The Problem of the Missing Miss (12 page)

BOOK: The Problem of the Missing Miss
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“Imagine! Sharing a railway carriage with Mr. Lewis Carroll!” Miss Griggs beamed at her idol, who responded with a weak smile of his own, and a look directed at Dr. Doyle that said, Look what you just got me into. “What are you writing now, Mr. Carroll?”

“Actually,” he said, “I am working on a new story, to be called ‘Sylvie and Bruno.' Some of it is in verse,” he added.

“And I suppose you are also a writer?” Miss Belfridge surveyed Dr. Doyle through her spectacles.

“On occasion,” Dr. Doyle admitted.

“There! I knew it when I set eyes on you!” The two ladies nodded to each other as if to agree on their mutual findings.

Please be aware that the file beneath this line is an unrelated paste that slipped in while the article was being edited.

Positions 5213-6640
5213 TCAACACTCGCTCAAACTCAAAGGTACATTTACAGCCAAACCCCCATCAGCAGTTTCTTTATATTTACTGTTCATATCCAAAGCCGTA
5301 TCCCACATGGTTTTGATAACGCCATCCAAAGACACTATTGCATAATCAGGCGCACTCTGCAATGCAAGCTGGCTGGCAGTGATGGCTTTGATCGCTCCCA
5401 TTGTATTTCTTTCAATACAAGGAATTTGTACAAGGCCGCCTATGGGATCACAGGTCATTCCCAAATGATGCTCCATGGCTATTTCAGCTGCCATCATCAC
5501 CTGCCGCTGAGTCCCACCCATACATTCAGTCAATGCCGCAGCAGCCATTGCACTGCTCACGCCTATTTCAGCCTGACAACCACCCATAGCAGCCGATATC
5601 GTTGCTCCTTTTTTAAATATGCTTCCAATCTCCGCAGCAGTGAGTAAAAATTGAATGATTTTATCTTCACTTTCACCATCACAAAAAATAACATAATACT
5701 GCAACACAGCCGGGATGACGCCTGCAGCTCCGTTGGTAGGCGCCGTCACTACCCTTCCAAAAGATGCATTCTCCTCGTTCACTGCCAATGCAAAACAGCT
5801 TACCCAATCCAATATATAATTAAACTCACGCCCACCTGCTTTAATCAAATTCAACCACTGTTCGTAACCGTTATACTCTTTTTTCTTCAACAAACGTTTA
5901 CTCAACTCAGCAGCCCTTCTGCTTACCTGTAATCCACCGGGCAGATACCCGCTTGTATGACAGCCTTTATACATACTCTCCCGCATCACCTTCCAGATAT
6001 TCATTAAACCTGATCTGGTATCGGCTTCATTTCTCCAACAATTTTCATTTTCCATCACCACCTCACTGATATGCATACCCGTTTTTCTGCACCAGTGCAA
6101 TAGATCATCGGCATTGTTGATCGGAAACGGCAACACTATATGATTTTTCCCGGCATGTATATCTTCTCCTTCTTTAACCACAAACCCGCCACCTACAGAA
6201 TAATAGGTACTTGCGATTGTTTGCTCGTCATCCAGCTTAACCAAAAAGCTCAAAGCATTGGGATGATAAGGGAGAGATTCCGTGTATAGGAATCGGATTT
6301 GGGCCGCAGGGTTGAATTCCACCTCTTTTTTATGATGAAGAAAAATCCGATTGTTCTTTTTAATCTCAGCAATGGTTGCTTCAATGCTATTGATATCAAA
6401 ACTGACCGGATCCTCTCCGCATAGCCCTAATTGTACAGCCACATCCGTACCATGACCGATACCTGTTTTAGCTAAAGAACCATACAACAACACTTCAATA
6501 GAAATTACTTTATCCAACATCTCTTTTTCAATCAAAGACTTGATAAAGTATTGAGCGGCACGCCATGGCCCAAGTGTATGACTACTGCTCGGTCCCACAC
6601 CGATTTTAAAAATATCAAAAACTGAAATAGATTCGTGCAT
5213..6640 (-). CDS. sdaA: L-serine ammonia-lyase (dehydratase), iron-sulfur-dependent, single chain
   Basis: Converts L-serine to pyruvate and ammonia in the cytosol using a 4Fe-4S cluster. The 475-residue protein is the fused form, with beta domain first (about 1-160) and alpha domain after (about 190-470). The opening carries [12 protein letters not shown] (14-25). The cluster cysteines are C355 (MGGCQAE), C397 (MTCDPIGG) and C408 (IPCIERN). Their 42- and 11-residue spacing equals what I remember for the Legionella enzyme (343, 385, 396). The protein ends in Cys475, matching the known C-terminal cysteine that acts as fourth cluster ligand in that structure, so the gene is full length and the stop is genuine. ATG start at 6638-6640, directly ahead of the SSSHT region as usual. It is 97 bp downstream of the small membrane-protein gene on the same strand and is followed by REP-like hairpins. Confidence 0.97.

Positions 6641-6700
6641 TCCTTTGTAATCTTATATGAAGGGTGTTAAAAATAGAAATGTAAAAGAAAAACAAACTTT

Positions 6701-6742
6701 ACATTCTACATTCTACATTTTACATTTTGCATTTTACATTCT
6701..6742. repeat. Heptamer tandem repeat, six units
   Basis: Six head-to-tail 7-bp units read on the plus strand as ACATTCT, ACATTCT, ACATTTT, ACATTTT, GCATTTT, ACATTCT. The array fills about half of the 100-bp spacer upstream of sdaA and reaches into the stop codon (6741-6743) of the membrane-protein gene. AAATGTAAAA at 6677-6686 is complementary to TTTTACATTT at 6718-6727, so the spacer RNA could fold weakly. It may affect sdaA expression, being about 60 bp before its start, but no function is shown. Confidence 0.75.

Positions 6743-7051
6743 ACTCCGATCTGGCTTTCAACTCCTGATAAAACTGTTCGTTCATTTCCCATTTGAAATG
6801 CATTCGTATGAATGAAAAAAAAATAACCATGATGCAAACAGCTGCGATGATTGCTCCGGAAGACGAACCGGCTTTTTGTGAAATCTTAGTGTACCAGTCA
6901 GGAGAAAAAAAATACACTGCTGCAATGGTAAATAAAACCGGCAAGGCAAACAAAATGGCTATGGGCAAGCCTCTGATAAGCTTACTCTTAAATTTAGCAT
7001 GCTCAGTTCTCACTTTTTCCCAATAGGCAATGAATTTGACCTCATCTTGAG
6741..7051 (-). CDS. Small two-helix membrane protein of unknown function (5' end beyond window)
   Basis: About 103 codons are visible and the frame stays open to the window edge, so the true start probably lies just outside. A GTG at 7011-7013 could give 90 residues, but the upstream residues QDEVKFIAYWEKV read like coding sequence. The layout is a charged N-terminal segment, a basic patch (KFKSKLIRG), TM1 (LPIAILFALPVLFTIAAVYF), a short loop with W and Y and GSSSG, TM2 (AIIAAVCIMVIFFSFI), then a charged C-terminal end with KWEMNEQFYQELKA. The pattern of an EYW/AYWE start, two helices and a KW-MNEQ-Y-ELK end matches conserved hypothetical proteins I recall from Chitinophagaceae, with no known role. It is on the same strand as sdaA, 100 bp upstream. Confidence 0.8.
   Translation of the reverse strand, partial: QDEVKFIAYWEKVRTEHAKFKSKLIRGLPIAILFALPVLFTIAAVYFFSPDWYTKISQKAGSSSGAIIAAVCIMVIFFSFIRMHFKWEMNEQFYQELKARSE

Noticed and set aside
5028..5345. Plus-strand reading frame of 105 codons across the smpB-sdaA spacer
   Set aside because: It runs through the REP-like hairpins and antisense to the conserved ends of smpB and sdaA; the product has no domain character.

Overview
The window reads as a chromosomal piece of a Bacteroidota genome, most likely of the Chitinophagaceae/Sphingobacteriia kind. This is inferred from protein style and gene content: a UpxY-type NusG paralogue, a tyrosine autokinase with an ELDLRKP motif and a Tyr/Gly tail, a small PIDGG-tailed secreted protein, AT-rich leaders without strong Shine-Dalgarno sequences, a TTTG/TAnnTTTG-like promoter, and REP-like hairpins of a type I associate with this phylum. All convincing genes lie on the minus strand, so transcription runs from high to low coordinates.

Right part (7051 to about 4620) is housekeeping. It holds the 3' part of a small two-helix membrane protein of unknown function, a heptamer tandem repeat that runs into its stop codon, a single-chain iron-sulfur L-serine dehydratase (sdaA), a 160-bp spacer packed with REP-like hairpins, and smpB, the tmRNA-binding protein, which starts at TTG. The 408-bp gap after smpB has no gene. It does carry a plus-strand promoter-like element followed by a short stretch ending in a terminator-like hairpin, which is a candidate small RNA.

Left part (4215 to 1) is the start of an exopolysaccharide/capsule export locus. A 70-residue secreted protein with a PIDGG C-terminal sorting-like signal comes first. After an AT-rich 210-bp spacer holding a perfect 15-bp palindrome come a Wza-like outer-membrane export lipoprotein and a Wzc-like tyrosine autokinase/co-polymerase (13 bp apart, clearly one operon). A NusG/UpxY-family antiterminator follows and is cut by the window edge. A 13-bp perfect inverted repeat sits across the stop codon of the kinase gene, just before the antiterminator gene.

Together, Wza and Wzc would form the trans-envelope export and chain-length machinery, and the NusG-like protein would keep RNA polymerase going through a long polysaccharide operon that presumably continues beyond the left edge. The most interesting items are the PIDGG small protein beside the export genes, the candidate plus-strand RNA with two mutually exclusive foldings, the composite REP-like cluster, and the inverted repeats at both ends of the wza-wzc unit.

“Is this your first trip to Brighton?” Dr. Doyle asked politely.

Miss Belfridge nodded. “I have a connection who lets rooms,” she confessed. “And when she asked if I could come, I decided to do it.”

“On the spur of the moment,” giggled Miss Griggs.

“Brighton is very pleasant at this time of year,” Mr. Dodgson offered, “but rather crowded. I trust you will have a pleasant stay.” He seemed to fold into himself.

Dr. Doyle smiled at the two ladies, and privately wished them elsewhere. He wanted to talk about the Case, but now that would be impossible. He glanced over at the stout man in the corner, who snored loudly.